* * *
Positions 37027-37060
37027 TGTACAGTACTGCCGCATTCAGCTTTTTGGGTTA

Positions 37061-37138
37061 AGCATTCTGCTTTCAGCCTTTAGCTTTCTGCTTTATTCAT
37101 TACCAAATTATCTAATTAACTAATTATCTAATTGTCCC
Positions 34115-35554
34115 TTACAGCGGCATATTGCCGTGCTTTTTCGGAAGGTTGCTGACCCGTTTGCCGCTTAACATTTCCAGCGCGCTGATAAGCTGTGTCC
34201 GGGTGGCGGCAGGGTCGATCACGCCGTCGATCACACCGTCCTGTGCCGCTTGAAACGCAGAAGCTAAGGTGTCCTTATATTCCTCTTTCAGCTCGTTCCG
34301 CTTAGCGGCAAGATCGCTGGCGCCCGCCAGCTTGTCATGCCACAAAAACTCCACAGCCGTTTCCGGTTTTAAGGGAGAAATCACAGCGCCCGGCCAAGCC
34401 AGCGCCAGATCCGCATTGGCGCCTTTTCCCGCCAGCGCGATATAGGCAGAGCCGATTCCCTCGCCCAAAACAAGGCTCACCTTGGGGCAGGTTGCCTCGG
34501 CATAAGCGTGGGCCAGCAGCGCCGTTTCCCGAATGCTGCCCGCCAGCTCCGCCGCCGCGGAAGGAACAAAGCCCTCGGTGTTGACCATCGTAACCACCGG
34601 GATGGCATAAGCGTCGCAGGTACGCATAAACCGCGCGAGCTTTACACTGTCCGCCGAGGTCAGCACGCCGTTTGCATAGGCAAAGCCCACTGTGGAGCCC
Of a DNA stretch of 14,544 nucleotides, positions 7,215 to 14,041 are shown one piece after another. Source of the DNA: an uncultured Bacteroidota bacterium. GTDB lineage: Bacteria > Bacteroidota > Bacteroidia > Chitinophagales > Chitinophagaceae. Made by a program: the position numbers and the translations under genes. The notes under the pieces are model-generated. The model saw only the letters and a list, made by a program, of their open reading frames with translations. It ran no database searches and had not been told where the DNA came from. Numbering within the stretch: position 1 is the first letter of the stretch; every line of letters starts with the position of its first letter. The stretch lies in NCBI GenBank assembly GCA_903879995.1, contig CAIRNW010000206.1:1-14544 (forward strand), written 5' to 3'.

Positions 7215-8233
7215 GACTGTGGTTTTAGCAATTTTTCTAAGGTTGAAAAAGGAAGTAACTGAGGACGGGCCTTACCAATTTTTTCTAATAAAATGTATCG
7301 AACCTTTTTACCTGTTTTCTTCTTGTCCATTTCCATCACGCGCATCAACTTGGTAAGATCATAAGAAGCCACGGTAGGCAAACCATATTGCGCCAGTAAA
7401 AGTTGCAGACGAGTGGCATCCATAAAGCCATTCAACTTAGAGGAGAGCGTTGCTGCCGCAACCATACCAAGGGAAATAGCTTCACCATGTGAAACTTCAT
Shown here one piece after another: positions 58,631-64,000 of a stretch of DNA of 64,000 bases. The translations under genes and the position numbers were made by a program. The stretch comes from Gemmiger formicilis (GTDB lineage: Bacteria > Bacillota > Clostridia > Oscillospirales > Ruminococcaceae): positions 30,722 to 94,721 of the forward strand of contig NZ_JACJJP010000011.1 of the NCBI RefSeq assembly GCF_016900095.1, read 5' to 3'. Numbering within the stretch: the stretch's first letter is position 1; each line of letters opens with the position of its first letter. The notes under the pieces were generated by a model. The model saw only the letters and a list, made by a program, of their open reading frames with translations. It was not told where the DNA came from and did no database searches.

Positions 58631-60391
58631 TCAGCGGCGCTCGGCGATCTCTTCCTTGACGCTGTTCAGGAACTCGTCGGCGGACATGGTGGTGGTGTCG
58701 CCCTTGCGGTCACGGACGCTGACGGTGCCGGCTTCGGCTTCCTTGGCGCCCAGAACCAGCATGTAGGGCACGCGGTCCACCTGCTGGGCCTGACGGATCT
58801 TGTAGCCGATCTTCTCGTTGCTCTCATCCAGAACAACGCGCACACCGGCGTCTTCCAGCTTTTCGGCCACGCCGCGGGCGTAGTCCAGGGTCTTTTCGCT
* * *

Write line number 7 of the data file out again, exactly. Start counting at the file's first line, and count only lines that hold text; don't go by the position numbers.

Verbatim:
34115 TTACAGCGGCATATTGCCGTGCTTTTTCGGAAGGTTGCTGACCCGTTTGCCGCTTAACATTTCCAGCGCGCTGATAAGCTGTGTCC